BMW of North America, Inc. v. Gore, 517 U.S. 559, 14 (1996)

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Opinion of the Court

interstate commerce and with the autonomy of the individual States within their respective spheres" (footnote omitted)); Edgar v. MITE Corp., 457 U. S. 624, 643 (1982).

We think it follows from these principles of state sovereignty and comity that a State may not impose economic sanctions on violators of its laws with the intent of changing the tortfeasors' lawful conduct in other States.17 Before this Court Dr. Gore argued that the large punitive damages award was necessary to induce BMW to change the nationwide policy that it adopted in 1983.18 But by attempting to alter BMW's nationwide policy, Alabama would be infringing on the policy choices of other States. To avoid such encroachment, the economic penalties that a State such as Alabama inflicts on those who transgress its laws, whether the penalties take the form of legislatively authorized fines or judicially imposed punitive damages, must be supported by the State's interest in protecting its own consumers and its own economy. Alabama may insist that BMW adhere to a particular disclosure policy in that State. Alabama does not

17 State power may be exercised as much by a jury's application of a state rule of law in a civil lawsuit as by a statute. See New York Times Co. v. Sullivan, 376 U. S. 254, 265 (1964) ("The test is not the form in which state power has been applied but, whatever the form, whether such power has in fact been exercised"); San Diego Building Trades Council v. Garmon, 359 U. S. 236, 247 (1959) ("[R]egulation can be as effectively exerted through an award of damages as through some form of preventive relief").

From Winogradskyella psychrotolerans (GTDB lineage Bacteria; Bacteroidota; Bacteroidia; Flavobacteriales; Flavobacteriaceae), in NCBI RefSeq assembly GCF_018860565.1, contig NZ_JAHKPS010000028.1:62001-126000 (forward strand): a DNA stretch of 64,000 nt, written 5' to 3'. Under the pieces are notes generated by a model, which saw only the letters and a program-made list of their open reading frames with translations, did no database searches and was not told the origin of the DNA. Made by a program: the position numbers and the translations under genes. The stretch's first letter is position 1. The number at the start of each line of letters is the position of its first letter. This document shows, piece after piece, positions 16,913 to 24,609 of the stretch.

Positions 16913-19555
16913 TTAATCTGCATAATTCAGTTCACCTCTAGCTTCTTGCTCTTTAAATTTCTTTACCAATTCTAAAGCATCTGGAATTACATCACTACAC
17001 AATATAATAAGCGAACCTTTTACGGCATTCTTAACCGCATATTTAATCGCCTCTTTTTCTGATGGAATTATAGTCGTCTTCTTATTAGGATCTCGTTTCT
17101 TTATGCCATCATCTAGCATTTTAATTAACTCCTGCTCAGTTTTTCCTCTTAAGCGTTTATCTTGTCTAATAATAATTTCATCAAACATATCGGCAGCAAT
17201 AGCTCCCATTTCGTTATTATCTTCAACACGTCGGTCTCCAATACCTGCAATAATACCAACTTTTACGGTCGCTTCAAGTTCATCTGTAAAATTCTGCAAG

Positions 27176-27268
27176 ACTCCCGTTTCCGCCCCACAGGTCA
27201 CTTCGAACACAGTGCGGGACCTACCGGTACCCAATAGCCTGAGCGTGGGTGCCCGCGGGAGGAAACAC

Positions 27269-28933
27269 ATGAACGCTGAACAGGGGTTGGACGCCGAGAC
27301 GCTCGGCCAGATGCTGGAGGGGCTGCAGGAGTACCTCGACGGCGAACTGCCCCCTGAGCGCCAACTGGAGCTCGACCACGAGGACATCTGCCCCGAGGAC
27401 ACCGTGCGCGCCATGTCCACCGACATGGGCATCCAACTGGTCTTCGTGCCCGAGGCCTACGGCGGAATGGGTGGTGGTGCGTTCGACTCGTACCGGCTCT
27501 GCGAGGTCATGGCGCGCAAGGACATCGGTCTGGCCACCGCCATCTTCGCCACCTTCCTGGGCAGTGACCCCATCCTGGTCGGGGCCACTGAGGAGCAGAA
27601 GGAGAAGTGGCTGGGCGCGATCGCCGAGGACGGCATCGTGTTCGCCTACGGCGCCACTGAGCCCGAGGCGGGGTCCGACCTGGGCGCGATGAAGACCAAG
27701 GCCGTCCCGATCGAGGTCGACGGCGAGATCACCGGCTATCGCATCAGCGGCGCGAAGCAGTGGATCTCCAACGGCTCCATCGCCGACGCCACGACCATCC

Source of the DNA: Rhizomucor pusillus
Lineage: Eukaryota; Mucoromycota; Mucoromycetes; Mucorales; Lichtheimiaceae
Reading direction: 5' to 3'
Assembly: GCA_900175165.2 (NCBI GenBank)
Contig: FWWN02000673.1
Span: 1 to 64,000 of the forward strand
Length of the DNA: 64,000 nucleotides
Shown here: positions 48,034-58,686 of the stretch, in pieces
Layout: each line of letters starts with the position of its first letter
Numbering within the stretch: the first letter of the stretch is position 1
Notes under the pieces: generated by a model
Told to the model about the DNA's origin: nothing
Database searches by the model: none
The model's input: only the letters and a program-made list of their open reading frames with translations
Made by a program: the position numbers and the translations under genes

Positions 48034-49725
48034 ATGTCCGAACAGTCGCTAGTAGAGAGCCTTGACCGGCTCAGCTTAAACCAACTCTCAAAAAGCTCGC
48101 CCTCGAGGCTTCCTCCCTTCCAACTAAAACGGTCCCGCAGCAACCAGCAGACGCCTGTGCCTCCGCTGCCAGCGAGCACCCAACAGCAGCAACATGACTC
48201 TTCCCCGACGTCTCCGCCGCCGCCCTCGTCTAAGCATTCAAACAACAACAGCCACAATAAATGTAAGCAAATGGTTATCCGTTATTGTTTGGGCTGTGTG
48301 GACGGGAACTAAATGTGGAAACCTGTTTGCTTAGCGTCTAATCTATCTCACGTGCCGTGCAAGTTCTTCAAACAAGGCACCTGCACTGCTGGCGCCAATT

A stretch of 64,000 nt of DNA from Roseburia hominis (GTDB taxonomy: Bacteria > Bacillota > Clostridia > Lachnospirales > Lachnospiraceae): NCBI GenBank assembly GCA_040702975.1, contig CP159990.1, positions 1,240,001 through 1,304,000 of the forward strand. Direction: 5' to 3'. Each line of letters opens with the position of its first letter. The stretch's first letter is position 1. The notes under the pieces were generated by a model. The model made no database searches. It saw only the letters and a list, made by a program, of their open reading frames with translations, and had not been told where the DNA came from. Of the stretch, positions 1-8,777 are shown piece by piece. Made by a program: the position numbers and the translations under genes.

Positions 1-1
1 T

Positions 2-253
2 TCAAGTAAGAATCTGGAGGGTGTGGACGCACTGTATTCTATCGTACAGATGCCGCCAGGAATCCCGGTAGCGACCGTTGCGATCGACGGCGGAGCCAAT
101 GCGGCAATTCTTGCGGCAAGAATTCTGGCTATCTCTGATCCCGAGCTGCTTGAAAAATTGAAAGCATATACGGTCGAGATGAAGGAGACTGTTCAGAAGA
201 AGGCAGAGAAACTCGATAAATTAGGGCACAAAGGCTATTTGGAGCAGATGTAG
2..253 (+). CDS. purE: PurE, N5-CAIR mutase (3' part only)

18 Brief for Respondent 11-12, 23, 27-28; Tr. of Oral Arg. 50-54. Dr. Gore's interest in altering the nationwide policy stems from his concern that BMW would not (or could not) discontinue the policy in Alabama alone. Brief for Respondent 11. "If Alabama were limited to imposing punitive damages based only on BMW's gain from fraudulent sales in Alabama, the resulting award would have no prospect of protecting Alabama consumers from fraud, as it would provide no incentive for BMW to alter the unitary, national policy of nondisclosure which yielded BMW millions of dollars in profits." Id., at 23. The record discloses no basis for Dr. Gore's contention that BMW could not comply with Alabama's law without changing its nationwide policy.

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